Ahead of the forthcoming IHR Winter Conference: Civil Wars, the IHR Library has acquired new works documenting the on-going conflict in Syria and the wider refugee crisis it has sparked. The Syrian Civil War is now in its sixth year, prompting consideration of the term ‘civil war’ itself and whether the term still holds value for historians. The conference will therefore question the conceptualisation and language of civil discord, asking ‘do civil wars share certain features or is this a term of art that obscures the uniqueness of each historical situation?’ With this question in mind, details of two of the latest acquisitions to the IHR Library that provide unique, individual perspectives on the Syrian Civil War are outlined below.
This work details the journey of Nujeen Mustafa, a young woman born with cerebral palsy and confined to a wheelchair, as she travels from Syria to Europe as a refugee. The account describes the perils of such a journey, however these harrowing details are interspersed with Mustafa’s deeply personal observations, humour and optimism – as such the memoir lends the refugee crisis and the history of the Syrian civil war a human face. As Mustafa asserts, ‘the year 2015 was when I became a fact, a statistic, a number. Much as I like facts, we are not numbers, we are human beings and we all have stories. This is mine.’
Similarly, the memoir describes the final stages of Mustafa’s crossing to Europe in vivid detail noting, for example that, ‘the beach was not sandy as I had imagined it would be but pebbly – impossible for my wheelchair.’ In addition, Mustafa obliquely reflects on the wider refugee crisis and provides a reminder that each refugee has their own individual story. She comments, ‘I knew the sea only from National Geographic documentaries and now it was as if I was part of one… Some people swapped stories but most didn’t say much. They didn’t need to. To be leaving all you knew and had built up in your own country to make this dangerous and uncertain journey, it must be bad.’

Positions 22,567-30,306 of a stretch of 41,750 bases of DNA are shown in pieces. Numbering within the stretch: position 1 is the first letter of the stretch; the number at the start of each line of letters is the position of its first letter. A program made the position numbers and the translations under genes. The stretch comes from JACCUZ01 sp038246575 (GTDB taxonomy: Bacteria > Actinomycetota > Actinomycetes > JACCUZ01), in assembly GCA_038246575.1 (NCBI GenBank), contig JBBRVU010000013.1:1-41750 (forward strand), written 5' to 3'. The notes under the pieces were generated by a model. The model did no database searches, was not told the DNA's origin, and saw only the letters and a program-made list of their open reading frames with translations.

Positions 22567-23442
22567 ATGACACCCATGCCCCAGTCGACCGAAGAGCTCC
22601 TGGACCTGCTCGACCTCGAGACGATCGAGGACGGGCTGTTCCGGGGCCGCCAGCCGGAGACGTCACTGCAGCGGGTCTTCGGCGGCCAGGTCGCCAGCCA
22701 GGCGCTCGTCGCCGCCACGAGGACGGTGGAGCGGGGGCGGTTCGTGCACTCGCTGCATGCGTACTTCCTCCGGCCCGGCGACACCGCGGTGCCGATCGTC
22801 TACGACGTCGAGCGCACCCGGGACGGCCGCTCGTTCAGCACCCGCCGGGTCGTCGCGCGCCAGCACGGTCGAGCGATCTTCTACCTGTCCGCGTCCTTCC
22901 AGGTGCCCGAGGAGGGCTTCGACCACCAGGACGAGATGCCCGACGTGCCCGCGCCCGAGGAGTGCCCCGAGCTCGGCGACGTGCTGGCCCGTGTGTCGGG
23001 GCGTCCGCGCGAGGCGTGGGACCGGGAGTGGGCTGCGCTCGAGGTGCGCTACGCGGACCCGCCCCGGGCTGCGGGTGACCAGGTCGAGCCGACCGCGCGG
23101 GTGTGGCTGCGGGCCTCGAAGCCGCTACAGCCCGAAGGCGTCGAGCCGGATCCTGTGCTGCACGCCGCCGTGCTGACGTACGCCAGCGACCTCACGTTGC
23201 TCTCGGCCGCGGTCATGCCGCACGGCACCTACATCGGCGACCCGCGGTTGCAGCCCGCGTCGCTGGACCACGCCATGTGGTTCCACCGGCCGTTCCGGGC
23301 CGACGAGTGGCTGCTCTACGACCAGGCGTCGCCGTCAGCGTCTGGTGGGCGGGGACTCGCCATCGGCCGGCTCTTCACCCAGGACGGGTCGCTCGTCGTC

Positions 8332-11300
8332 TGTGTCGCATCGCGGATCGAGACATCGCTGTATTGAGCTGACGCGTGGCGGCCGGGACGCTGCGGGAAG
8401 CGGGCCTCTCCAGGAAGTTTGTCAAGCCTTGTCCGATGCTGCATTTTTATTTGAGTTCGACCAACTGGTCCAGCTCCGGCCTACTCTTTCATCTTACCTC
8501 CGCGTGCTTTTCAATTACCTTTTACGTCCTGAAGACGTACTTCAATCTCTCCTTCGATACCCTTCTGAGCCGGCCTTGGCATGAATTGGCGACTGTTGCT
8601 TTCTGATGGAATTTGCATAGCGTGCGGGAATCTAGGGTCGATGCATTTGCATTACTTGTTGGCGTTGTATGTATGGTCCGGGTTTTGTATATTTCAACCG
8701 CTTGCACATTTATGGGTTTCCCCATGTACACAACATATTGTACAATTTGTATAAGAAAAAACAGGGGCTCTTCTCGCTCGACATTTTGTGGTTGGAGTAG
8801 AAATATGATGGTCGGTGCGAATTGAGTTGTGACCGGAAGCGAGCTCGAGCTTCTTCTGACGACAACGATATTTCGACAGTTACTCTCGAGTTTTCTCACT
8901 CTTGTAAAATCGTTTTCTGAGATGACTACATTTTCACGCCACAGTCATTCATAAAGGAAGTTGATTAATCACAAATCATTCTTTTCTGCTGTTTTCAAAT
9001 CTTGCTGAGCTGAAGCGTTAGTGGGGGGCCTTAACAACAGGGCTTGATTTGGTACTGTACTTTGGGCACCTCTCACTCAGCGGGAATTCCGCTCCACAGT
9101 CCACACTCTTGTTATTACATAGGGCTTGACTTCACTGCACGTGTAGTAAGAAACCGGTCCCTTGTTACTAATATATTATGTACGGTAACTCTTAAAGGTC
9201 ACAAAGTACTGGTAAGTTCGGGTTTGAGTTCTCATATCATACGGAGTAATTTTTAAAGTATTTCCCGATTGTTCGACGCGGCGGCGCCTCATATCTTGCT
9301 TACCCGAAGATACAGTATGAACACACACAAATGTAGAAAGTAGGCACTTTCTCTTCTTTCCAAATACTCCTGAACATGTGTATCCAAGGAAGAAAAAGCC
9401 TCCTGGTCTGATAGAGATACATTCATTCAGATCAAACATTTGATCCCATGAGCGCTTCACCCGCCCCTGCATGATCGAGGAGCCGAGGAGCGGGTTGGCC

Wolfgang Bauer’s work also documents the journey undertaken by Syrian refugees from Egypt to Europe through first-hand accounts. A journalist by trade, Bauer posed as an English teacher in order to witness the refugee crisis and report on all stages of the crossing to Europe. Thus the volume, and the series of photographs by Stanislav Krupar contained within it, highlights individual stories from both the civil war and the refugee crisis.
Bauer writes, ‘in April 2014, photographer Stanislav Krupar and I joined a group of Syrian refugees trying to get across the sea from Egypt to Italy. We put ourselves in the hands of people smugglers who have no idea that we are journalists. That’s why we get herded forward with sticks like the rest…Only Amar and his family know who we really are. He is an old friend from my time reporting on the Syrian civil war. It was desperation that drove him here; he dreams of living in Germany. He will translate and interpret for us along the way. We have grown long beards and adopted new identities. For this journey, we are English teachers Varj and Servat, two refugees from a republic in the Caucasus. We are now part of the great exodus.’
In addition to these newly acquired works, the Library also holds journal articles on the civil war, for example Salwa Ismail’s ‘The Syrian Uprising: Imagining and Performing the Nation’, in Studies in Ethnicity and Nationalism, 11, No.3, (2011). Professor Ismail will speak on ‘The Civil War in Syria‘ at the IHR’s Winter Conference. The Library also has electronic access to Human Rights Watch Report, No Room to Breathe: state repression of human rights activism in Syria, Vol. 19, (2007). However, please note that some electronic articles and resources are only available onsite from library PCs, with offsite access limited to staff and students of the IHR due to current licencing restrictions. More information on the library’s electronic holdings is available here.
The IHR Library’s collections will continue to expand as new memoirs and testimonies from the on-going Syrian conflict emerge. Whilst such contemporary materials would not normally fall within the library’s collection profile, the Library has decided to selectively acquire material due to the historical importance of the current crisis. These invaluable sources will enable historians to question not only the ‘uniqueness’ of the civil war, but also to give voice to individual narratives caught up in a conflict that shows no sign of abating.